AUTHOR’S POSTSCRIPT FOR THE AMERICAN EDITION
A night from my childhood remains crisply etched in my memory: I was standing by a pond before a village somewhere in Luoshan County, Henan Province, where generations of my ancestors had lived. Next to me stood many other people, both adults and children. Together, we gazed up at the clear night sky, where a tiny star slowly glided across the darkfirmament.
It was the first artificial satellite China had ever launched: Dongfanghong I (“The East is Red I”). The date was April 25, 1970, and I was seven.
It had been thirteen years since Sputnik had been launched into space, and nine years since the first cosmonaut had left the Earth. Just a week earlier, Apollo 13 had safely returned from a perilous journey to the moon.
But I didn’t know any of that. As I gazed at that tiny, gliding star, my heart was filled with indescribable curiosity and yearning. And etched in my memory just as deeply as these feelings was the sensation of hunger. At that time, the region around my village was extremely poor. Hunger was the constant companion of every child. I was relatively fortunate because I had shoes on my feet. Most of the friends standing by my side were barefoot, and some of the tiny feet still had unhealed frostbite from the previous winter. Behind me, faint light from kerosene lamps shone out of cracks in the walls of dilapidated thatched huts—the village wasn’t wired for electricityuntil the eighties.
The adults standing nearby said that the satellite wasn’t like an airplane because it flew outside of the Earth. Back then the dust and smoke of industry hadn’t yet polluted the air, and the starry sky was especially clear, with the Milky Way clearly visible. In my mind, the stars that filled the heavens weren’t much farther away than the tiny, gliding satellite, and so I thought it was flying among them. I even worried that it might collide with one as it passed through the dense stellar clusters.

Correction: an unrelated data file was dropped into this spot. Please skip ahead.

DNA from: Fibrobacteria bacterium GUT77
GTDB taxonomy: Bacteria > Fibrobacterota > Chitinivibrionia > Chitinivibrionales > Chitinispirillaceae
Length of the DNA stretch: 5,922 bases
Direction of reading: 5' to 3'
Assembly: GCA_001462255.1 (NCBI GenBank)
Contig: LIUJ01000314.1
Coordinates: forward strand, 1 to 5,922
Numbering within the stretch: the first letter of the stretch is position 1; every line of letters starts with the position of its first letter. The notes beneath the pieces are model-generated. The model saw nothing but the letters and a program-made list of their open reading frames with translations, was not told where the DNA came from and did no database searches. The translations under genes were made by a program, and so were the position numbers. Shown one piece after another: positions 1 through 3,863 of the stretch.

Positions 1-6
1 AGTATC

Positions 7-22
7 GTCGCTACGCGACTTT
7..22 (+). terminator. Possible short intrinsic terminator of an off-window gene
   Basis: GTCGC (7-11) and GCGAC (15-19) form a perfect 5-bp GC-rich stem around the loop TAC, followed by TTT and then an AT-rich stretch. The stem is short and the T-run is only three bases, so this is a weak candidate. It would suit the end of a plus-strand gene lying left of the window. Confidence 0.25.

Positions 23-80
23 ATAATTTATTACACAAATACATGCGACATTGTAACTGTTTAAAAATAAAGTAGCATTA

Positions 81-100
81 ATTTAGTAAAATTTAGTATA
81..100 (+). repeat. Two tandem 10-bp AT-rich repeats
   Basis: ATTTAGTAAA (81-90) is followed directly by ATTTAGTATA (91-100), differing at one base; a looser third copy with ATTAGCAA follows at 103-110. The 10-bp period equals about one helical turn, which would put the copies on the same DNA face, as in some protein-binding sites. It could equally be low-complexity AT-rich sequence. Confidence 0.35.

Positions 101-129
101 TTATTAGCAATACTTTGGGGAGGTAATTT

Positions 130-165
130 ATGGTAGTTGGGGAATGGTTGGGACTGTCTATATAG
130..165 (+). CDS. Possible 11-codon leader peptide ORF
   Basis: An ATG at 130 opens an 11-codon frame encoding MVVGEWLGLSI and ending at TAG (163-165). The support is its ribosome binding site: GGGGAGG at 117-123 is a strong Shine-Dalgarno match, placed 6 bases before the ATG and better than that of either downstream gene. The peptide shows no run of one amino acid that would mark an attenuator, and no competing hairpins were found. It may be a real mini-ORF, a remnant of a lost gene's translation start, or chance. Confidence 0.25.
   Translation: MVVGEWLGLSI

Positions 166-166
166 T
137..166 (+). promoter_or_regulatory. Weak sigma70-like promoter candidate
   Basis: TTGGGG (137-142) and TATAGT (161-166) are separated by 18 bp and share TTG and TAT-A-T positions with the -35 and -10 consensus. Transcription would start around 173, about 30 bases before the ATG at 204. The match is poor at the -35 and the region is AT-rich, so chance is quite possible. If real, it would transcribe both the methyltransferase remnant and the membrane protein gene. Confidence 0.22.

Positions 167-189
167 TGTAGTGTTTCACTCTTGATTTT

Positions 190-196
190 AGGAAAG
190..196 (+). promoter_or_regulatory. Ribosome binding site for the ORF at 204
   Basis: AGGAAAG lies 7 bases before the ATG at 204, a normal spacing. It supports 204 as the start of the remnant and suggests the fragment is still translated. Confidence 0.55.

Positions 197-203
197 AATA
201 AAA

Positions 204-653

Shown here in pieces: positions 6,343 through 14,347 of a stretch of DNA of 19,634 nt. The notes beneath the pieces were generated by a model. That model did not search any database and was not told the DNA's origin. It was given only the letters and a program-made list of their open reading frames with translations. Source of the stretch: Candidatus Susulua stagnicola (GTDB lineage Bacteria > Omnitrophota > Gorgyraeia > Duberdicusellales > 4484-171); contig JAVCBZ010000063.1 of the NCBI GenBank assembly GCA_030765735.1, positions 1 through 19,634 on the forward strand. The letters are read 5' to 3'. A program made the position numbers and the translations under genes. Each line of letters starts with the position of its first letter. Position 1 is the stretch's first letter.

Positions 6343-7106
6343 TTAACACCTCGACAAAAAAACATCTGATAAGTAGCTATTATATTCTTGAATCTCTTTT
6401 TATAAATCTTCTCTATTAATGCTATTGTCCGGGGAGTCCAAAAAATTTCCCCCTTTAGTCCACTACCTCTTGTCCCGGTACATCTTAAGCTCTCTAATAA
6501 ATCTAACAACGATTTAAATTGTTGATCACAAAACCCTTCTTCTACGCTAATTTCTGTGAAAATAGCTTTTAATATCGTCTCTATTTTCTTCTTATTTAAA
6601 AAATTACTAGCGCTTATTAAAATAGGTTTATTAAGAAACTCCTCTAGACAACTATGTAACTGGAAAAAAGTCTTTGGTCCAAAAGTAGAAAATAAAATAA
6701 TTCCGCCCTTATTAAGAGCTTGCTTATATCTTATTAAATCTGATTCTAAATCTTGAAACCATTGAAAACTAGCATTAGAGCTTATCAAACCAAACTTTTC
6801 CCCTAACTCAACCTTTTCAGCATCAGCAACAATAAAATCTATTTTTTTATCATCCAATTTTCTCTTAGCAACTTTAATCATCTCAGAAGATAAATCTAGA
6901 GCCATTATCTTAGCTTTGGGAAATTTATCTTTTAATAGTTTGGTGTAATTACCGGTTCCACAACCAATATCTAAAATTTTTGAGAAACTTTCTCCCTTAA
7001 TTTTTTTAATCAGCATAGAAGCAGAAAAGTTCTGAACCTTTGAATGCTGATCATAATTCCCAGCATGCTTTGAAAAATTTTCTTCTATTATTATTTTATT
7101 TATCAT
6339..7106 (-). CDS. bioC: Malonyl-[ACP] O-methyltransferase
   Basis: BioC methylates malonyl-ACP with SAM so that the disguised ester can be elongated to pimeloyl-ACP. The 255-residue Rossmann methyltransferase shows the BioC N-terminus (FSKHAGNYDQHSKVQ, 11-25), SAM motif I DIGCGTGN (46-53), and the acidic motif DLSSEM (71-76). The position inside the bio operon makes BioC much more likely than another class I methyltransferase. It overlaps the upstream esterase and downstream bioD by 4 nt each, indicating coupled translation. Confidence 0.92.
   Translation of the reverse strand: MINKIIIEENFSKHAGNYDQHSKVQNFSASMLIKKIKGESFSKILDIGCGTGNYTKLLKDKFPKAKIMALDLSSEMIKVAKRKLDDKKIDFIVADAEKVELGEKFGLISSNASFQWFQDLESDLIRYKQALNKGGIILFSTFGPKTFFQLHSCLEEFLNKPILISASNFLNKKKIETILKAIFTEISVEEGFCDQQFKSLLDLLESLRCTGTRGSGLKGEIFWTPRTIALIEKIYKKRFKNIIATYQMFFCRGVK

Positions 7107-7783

My parents weren’t with mebecause they were working at a coal mine more than a thousand kilometers away, in Shanxi Province. A few years earlier, when I had been even younger, the mine had been a combat zone for the factional civil wars of the Cultural Revolution. I remembered gunshots in the middle of the night, trucks passing in the street, filled with men clutching guns and wearing red armbands.… But I had been too young back then, and I can’t be sure whether these images are real memories, or mirages constructed later. However, I know one thing for certain: Because the mine was too unsafe and my parents had been impacted by the Cultural Revolution, they had had no choice but to send me to my ancestral home village in Henan. By the time I saw Dongfanghong I, I had already lived there for more than three years.
我的父母不和我在一起，因为他们在一千多公里外的山西省一个煤矿工作。几年前，当我还年轻的时候，矿井一直是文革派系内部的作战区。我记得半夜的枪声， 卡车在街上经过， 满是拿着枪， 戴着红色臂章的男人。但当时我太年轻了，我不能确定这些图像是真实的记忆，还是后来的幻想。然而，我知道一件事：因为矿井太不安全，我的父母也受到了文革的影响，他们别无选择，只能把我送到祖籍地河南。看到东方红的时候，我已经在那里住了三年多了。
A few more years passed before I understood the distance between that satellite and the stars. Back then I was reading a popular set of basic science books called A Hundred Thousand Whys. From the astronomy volume, I learned the concept of a light-year. Before then, I had already known that light could traverse a distance equal to seven and a half trips around the Earth in a single second, but I had not contemplated what kind of terrifying distance could be crossed by flying at such a speed for a whole year. I imagined a ray of light passing through the cold silence of space at the speed of 300,000 kilometers per second. I struggled to grasp the bone-chilling vastness and profundity with my imagination, felt the weight of an immense terror and awe, and simultaneously enjoyed a druglike euphoria.